The conceptualisation of the possession-trance state itself is encapsulated in the notions of “kerawuhan”, which literally means “the coming” or “the entering” of a spirit or deity[xxix] and “nadi”, from “dadi” which means “to become”, referring to the state of being in trance. In addition, possession-trance is shaped by the notions of “engsap”, which means “to forget”[xxx] or “a state of being unaware”;[xxxi] and “inget”, which means “to remember”[xxxii] or “acute awareness”.[xxxiii] These notions suggest that the emphasis of the performer’s embodiment and enactment upon the expression of a culturally-defined identity greatly reduces, if not negates altogether, the sense of individual agency that is central to the experience of a “normal” state of consciousness.[xxxiv] The sense of authority, endowed upon the constructs of “divinity” and embodied by the possessing deity, serves to further dramatically reduce the performer’s sense of individual agency, as the weight of cultural expectations and performance training exert effect. The sense of being “moved” – referred to by Belo as the “puppet complex”[xxxv] – parallels the sense of “ideo-dynamicism” that has been noted in hypnosis research.[xxxvi] These acts of identification reflect particular theories of “self”, as well as a particular cosmology and ideology as theories of environment. The trance state is the embodiment and enactment of these theories, the performance of Sanghyang Dedari is the expression of these particular discourses.


A key problem encountered by this study is that the Balinese theory of self must be regarded through the psychological and anthropological theories of self, resulting in a layering of acts of identification that must be negotiated. This problem is most apparent in the question of susceptibility to trance states – the notion that the state of consciousness required for the performance of trance, and the hypnotic process in general, is reliant upon the suspension or the under-development of critical faculty. However, rather than use “susceptibility” as a measure of trance capacity, it is perhaps more useful to consider the ability to imagine and to believe a mythical world. These abilities will certainly be seen as necessary in order to enact and to embody the trance performances that are the focus of this study.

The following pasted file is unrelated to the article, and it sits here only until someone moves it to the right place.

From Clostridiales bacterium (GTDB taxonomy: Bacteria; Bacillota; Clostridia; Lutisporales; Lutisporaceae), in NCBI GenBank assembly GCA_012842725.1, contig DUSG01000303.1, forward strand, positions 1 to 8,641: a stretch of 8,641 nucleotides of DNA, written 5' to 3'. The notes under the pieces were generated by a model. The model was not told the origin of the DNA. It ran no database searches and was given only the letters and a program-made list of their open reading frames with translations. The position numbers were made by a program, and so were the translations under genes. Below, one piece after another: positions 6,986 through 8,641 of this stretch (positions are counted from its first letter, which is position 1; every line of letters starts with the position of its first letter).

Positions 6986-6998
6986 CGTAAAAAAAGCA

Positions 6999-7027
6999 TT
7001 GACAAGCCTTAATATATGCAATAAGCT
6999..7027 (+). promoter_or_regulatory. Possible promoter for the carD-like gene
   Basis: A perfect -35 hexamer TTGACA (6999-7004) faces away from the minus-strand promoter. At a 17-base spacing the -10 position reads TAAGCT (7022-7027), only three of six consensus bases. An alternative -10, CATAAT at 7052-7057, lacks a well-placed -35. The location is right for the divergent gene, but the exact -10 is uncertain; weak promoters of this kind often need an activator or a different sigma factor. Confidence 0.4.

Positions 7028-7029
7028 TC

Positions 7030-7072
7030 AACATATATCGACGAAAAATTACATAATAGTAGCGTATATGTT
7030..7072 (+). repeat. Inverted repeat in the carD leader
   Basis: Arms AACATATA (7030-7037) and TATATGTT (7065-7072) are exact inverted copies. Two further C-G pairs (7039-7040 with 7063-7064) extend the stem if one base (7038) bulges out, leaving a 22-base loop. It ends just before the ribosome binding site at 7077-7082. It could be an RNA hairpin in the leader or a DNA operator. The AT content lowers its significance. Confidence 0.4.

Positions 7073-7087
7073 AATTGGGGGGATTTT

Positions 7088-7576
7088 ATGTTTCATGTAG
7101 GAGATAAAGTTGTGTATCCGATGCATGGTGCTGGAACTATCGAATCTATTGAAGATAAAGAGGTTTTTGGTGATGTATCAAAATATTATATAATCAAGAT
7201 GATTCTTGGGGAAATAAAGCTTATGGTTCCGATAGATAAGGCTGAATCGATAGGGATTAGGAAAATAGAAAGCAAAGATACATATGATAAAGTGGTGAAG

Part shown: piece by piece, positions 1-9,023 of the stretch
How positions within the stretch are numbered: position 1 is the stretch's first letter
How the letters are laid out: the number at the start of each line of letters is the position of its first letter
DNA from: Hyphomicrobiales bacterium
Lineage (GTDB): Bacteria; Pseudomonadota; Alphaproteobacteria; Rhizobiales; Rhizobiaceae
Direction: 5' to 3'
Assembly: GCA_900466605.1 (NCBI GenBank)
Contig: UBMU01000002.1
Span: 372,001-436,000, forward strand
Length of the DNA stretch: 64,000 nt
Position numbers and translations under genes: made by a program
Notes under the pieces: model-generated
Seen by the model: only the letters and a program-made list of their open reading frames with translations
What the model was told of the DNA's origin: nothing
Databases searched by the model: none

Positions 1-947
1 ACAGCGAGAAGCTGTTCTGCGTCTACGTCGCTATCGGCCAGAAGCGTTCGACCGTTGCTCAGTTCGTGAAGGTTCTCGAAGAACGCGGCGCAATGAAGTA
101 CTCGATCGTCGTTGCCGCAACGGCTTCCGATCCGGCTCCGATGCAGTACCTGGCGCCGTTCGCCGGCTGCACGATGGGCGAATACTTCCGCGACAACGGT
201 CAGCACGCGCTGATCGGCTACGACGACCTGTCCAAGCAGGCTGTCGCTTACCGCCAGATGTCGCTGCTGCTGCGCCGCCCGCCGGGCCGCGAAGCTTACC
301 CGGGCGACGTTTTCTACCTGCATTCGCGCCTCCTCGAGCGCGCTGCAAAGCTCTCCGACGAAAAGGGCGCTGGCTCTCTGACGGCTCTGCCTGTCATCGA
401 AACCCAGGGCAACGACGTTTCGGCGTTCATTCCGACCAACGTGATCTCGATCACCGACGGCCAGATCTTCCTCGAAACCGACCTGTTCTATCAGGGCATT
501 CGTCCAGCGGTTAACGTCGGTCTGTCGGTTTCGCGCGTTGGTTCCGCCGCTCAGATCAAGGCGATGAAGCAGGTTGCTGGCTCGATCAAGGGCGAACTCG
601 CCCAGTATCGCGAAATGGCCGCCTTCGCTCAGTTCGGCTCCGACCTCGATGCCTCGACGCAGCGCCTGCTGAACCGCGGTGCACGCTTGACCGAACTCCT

The processes by which these abilities are developed can be further understood by looking at parallel processes relevant to hypnosis research. The role of hypnotic processes in Balinese trance performance has long been recognised. For example, Belo employs the understandings of hypnosis practitioners like Milton Erickson to shed light on Balinese trance practice.[xxxvii] Studies of hypnosis have found that children make excellent hypnotic subjects,[xxxviii] and that the levels of hypnotisability and suggestibility are highest between the ages of 7 and 14 years.[xxxix] Thus the selection of pre-adolescent girls as performers in Sanghyang Dedari indicates an appreciation, on the part of the facilitators of the ceremonies, for the tendency to accept instructions without question as an essential quality.